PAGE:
Once he did, added Fein, Attias became very proud of being Jewish. He joined a local child Holocaust survivor group and began speaking to students about his war experiences.

Despite the profound effect the Holocaust had on him, Attias led an active and meaningful post-war life. Once settled in New York, Attias worked and completed high school and then attended City College of New York for three years before leaving school to enlist in the Army. While in the Army, he met his wife, Patricia. The couple lived in Perry Hall, where they raised Allegra and her siblings.

After his Army service, Attias continued undergraduate studies at CCNY and Johns Hopkins University and attended a graduate program in banking at the University of Virginia, which led to a successful career in the financial industry. Attias had many friends, loved travel and languages and was extremely involved with the Pikesville community, even founding and managing the Pikesville Farmers’ Market. Attias was active at his synagogue, Beth Am, and was a board member of the Pikesville Chamber of Commerce.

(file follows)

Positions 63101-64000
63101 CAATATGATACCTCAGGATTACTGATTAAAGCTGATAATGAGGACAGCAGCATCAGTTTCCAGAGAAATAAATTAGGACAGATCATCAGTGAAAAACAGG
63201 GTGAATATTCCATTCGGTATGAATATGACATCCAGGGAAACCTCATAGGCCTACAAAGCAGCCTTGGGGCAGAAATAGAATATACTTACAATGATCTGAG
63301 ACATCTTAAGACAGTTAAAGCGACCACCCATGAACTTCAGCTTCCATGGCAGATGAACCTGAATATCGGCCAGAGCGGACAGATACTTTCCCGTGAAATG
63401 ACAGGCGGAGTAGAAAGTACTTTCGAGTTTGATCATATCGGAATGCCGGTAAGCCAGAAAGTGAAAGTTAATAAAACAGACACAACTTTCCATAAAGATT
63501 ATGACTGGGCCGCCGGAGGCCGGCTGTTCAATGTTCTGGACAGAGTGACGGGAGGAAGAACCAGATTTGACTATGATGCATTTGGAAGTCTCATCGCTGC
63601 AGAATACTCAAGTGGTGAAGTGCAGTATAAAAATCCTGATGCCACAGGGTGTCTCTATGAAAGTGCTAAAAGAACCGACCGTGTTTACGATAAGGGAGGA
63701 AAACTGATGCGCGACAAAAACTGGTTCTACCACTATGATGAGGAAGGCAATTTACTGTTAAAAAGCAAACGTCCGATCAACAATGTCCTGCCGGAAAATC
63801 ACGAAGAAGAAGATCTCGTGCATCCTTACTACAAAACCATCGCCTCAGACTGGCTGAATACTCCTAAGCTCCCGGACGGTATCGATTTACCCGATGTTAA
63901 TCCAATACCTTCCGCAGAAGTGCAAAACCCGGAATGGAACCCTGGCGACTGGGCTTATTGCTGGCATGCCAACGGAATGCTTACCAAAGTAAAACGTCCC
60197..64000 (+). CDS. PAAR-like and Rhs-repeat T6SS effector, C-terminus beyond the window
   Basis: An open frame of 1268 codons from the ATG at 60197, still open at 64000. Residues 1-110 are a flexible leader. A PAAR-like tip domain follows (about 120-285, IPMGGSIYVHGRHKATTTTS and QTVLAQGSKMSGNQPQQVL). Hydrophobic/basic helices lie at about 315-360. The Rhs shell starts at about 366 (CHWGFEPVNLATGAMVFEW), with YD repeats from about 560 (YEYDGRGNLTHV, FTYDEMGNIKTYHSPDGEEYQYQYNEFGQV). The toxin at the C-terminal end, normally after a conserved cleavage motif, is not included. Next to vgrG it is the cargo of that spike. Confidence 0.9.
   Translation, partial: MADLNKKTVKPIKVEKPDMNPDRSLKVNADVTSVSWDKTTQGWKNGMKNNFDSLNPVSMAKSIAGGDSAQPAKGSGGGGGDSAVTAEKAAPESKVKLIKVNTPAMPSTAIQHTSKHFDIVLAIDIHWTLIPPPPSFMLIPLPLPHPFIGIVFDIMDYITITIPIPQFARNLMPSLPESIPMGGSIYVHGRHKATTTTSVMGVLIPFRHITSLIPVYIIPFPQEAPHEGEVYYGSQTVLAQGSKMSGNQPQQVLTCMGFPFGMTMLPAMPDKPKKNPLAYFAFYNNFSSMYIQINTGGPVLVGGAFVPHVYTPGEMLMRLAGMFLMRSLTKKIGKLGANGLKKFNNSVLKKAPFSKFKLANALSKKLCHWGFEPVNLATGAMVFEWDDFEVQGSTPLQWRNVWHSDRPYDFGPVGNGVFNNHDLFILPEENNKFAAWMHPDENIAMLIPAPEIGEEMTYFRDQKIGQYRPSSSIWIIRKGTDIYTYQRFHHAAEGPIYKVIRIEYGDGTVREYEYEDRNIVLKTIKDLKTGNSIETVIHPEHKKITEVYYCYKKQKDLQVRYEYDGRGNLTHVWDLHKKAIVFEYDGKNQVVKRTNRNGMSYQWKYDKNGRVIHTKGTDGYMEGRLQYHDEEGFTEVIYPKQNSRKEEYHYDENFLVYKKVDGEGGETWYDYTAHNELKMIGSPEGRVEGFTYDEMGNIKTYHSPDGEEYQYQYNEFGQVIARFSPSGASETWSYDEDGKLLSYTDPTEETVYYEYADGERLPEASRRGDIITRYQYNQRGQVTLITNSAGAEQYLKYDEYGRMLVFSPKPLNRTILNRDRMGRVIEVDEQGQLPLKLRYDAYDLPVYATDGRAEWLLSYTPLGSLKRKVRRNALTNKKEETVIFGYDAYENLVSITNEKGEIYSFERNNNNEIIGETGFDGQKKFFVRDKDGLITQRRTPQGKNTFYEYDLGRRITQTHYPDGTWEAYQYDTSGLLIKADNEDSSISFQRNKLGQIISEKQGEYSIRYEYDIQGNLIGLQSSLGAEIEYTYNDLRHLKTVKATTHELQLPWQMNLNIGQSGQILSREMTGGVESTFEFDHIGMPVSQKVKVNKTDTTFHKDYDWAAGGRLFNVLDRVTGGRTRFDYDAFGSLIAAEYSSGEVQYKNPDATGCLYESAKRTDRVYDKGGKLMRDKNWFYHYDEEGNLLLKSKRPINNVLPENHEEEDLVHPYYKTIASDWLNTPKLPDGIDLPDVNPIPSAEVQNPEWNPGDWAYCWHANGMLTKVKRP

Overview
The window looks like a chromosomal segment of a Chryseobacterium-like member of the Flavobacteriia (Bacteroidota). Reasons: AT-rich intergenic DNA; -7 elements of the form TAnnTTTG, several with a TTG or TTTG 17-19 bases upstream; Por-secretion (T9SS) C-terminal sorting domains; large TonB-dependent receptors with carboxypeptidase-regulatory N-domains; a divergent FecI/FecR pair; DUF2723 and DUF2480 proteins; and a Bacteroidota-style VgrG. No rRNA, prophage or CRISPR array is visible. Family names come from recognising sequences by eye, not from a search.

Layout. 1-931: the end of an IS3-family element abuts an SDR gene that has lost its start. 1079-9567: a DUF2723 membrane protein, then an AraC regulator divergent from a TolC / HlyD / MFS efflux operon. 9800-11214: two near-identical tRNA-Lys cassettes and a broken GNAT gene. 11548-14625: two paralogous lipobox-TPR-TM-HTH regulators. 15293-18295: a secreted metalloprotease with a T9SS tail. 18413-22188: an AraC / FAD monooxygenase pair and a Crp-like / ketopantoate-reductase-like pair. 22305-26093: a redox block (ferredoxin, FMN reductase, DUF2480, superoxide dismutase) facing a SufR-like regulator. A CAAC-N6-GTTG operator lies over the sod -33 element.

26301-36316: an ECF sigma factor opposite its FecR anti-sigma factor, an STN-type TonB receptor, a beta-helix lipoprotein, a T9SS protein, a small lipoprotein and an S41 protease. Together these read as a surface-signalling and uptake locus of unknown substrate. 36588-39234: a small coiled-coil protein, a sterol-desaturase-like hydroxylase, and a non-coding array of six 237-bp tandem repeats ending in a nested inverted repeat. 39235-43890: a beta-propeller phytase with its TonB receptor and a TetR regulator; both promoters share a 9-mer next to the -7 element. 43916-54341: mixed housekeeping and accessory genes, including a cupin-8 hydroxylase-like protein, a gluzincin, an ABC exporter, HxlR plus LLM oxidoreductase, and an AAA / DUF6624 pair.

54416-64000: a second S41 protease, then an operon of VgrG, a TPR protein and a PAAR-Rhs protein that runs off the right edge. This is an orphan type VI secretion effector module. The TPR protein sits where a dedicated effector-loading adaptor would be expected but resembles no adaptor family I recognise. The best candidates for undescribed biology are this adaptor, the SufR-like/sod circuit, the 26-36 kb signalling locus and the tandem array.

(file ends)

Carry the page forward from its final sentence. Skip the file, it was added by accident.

“He was also extremely patriotic, volunteering at Baltimore’s Veterans Affairs hospital for eight years,” noted Brown, who said that his admiration for the soldiers who liberated the Jews from the Nazis inspired Attias’ choice to be buried in the Garrison Forest Veterans Cemetery in Owings Mills, instead of a Jewish cemetery.

“What I loved about him was that he was so adventurous and loved to play,” said his daughter. “He always had a Frisbee in his car, and he had a bicycle built for two. We always hoped he would go quickly, and he died doing what he loved. He found his purpose in life. I’m so proud of him.”

In her eulogy, Brown spoke hopefully about her friend’s future in “the world to come.”

“I can see Nick running across the garden, rejoicing to see his beloved parents and grandparents, reuniting with his dear high school friends and his Army buddies,” she said. “Old stories and jokes are being re-told for the millionth time. His wonderful laughter can be heard across the heavens.”